The two most common tricks (and easiest options) used by supercharger manufacturers and engine tuners looking to obtain maximum performance without detonation is 1. use higher octane fuel, and 2. retard the ignition timing.
Higher octane fuel burns more controllably and is not as likely to combust before the flame front. This is why racing engines use 100+ octane fuel. The ONLY benefit of racing fuel is that it moves you away from the detonation threshold, which allows you to be more aggressive with power producing factors - i.e. raise compression, advance timing, etc. So simply putting 100 octane fuel in a standard production car will not produce a racing car as it is just not tuned correctly to take advantage of the Octane rating.
Retarding the ignition timing will delay the timing of the spark, which also moves you away from your detonation threshold. Most popular "power programmers" or "chips" increase engine power by advancing the ignition timing, and requiring you to run a higher octane fuel to avoid detonation. These work great, except the advanced ignition timing is NOT compatible with most superchargers, unless you're happy to run 100 octane fuel. In fact, many supercharger systems include an "ignition boost retard" that retards the ignition timing when it senses boost from the supercharger.
Another way to avoid detonation is to cool the incoming air charge to lower the temperature inside the combustion chamber. On a supercharged application, this task can be handled by an intercooler/Charge cooler or by a water injection system (less common). The intercooler takes the incoming air charge and passes it over a series of air-cooled or water-cooled fins and ducts, thus cooling the air in the same way that a radiator cools your engine's coolant. Intercoolers are thus very popular in higher output supercharger systems, where detonation becomes more of a problem. A suitable intercooler allows you to run more boost and also allows you to eliminate the ignition boost retard, meaning you'll notice increased performance, and still experience no detonation.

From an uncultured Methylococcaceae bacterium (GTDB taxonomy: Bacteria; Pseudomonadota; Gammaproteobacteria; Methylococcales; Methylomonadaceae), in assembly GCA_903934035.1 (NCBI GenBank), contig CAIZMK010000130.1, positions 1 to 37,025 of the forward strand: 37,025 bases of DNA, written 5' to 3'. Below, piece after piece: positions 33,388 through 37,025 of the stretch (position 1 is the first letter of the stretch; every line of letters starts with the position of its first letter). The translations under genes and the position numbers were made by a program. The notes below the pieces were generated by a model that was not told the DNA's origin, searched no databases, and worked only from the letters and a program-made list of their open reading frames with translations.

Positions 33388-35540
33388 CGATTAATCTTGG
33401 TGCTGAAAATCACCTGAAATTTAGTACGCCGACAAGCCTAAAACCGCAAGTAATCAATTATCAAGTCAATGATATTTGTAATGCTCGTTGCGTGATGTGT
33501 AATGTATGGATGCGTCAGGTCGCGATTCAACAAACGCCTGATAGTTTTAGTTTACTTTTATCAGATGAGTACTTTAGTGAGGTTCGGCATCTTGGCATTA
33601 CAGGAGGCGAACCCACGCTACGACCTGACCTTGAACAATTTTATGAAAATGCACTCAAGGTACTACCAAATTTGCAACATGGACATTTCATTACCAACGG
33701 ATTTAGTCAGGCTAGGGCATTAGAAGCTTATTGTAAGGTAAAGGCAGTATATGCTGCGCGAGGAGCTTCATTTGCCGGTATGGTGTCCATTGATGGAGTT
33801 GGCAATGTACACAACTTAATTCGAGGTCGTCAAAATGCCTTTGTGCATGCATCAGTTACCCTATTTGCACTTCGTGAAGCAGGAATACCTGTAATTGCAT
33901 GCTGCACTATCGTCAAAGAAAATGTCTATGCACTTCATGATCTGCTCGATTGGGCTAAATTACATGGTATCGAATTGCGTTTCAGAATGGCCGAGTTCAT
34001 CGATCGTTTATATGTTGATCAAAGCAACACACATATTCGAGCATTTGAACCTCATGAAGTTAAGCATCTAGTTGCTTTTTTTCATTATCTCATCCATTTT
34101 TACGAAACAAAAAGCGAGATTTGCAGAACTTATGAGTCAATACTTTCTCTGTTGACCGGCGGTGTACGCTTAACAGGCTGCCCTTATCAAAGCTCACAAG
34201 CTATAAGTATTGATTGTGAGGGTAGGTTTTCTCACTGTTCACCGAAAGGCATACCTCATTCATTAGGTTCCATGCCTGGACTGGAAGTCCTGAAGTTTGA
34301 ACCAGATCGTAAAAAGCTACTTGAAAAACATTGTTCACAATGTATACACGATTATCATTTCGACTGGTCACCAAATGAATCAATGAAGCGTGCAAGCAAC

Another way to lower the temperature of the combusting air and fuel is to run cooler heat range spark plugs. Many supercharger manufacturers will recommend cooler plugs for your supercharged engine.
Because a lean condition (fuel starvation) also contributes to detonation, it is important to make sure that the fuel system (pump, injectors, etc.) is capable of delivering the increased fuel requirements of the supercharged engine. Often, an otherwise perfectly tuned engine will experience detonation just because the fuelling system can't deliver enough fuel to the engine. Upgrading certain fuel components is sometimes necessary when supercharging an engine. More commonly the ECU that controls the Fuelling MAP needs to be upgraded. If you are installing a supercharger on an engine with other modifications, you need to make sure you consider the additional fuel requirements and compensate with larger injectors and / or a bigger fuel pump if required.
You should pay close attention to "knock" and pinging noises that come from your engine because they could indicate detonation inside the combustion chamber and should be dealt with immediately. If ignored it could prove to be a costly decision.
Although detonation can be potentially damaging to an engine, it is easily controlled once you understand the causes. With a little thought when implementing the chosen design there should be no reason for detonation to occur.